This week, the PUB 201 class was invited to take a tour of the new makers commons in the W.A.C. Bennett Library. I had heard word through the grapevine that SFU was installing a place for its students to start making physical projects for their assignments instead of traditional written ones, but I had no idea to what lengths they went to make this happen.
Above all the annoying sounds of jackhammers, disruptions of walkways, and the noise of construction during exam period, the makers commons really made all of it worth it. The commons features a video studio, podcasting studio, editing room and virtual reality room. Not only that, but the commons gives students access to 3D printers, different kinds of electronics and robotics, sewing machines, a laser cutter and a vintage printing press. As a creative who’s been working on both photo and video projects for school and outside of school, this new area will prove to be an asset for my future work. Everytime I get the opportunity to do a photoshoot on campus, I don’t hesitate to take the offer. Not only is SFU the place I attend school to further my academic career, but it’s the place that I’ve lived for nearly three years now. As a Communication student, I’m able to mix my academics with my outside creative projects and to have the school focus more on project deliverables is really important to me as they are opening up a more technological approach to older curriculums.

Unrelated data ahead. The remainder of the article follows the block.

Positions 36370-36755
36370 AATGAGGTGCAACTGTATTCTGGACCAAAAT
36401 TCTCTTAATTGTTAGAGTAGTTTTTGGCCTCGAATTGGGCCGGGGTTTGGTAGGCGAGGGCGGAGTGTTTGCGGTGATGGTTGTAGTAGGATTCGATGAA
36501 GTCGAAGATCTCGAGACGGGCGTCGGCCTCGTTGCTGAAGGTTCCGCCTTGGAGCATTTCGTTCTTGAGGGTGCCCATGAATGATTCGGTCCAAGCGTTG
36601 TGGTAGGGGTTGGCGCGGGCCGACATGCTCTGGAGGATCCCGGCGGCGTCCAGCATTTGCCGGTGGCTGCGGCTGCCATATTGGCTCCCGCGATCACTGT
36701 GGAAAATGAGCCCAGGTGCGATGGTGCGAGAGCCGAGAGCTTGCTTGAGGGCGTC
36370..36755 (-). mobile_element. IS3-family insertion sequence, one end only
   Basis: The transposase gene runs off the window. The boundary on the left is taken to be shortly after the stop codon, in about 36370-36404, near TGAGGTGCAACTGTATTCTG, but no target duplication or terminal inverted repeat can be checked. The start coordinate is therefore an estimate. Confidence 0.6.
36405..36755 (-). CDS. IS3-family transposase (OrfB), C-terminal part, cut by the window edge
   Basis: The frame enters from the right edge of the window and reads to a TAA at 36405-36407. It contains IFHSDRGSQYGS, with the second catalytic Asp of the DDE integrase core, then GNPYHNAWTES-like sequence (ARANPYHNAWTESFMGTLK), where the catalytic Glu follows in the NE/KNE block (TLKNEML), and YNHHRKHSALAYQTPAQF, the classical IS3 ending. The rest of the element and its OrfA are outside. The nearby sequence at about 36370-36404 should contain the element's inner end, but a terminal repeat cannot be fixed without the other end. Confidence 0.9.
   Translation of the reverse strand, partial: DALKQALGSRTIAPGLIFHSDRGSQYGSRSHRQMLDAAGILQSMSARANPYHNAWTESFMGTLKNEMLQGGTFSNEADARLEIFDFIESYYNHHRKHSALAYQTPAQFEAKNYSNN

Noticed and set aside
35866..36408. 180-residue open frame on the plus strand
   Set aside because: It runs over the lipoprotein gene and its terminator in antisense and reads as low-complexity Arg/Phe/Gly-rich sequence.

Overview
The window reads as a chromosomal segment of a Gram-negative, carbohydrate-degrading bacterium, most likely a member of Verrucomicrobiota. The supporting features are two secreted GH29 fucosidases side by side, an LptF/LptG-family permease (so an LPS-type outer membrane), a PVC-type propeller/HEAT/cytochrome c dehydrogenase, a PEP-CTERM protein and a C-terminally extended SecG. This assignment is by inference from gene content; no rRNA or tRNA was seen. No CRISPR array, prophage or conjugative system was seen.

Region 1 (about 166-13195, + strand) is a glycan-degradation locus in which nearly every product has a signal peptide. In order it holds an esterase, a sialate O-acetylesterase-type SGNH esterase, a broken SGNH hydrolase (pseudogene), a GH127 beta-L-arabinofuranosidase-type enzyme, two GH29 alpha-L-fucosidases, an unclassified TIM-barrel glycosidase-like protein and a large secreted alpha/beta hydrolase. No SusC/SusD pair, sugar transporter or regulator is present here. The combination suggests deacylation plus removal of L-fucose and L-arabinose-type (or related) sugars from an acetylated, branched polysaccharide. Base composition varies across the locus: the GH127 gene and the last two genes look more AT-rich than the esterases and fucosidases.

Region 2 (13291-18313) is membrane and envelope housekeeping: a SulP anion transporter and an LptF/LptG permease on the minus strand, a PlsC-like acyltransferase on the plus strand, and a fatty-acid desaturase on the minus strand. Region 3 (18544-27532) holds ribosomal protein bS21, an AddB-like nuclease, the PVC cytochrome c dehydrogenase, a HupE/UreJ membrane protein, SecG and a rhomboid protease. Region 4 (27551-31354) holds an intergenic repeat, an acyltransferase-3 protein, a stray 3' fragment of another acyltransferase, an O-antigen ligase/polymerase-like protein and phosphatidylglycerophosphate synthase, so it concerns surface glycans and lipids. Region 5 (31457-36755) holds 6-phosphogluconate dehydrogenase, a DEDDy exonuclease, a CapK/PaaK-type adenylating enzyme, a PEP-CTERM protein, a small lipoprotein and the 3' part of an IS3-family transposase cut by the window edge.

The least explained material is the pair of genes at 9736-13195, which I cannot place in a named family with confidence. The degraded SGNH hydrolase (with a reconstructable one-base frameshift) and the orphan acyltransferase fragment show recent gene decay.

As the majority of my blog focusses on my creative journey starting with photo and now morphing into more video, I’ve spent the majority of my time working on extra curricular Youtube videos. Since last fall, I’ve had the pleasure of filming the majority of my videos on campus, specifically in the residence kitchen, but now I’m able to venture out of Shell House to the Library to continue my endeavours. The makers commons is going to be very well used and loved by myself and students along the same path throughout the rest of our time here. I feel as if not only I believe in my work, but so does my school. By creating a space for like-minded creatives to get together and produce projects that they’re actually proud of, rather than having them type out 3,000 word essays it a great way for students to show their learning rather than telling you what they’ve learnt. It’s a very hands on way of thinking, and this advancement in our learning is one of the reasons that makes SFU Canada’s most Engaged University.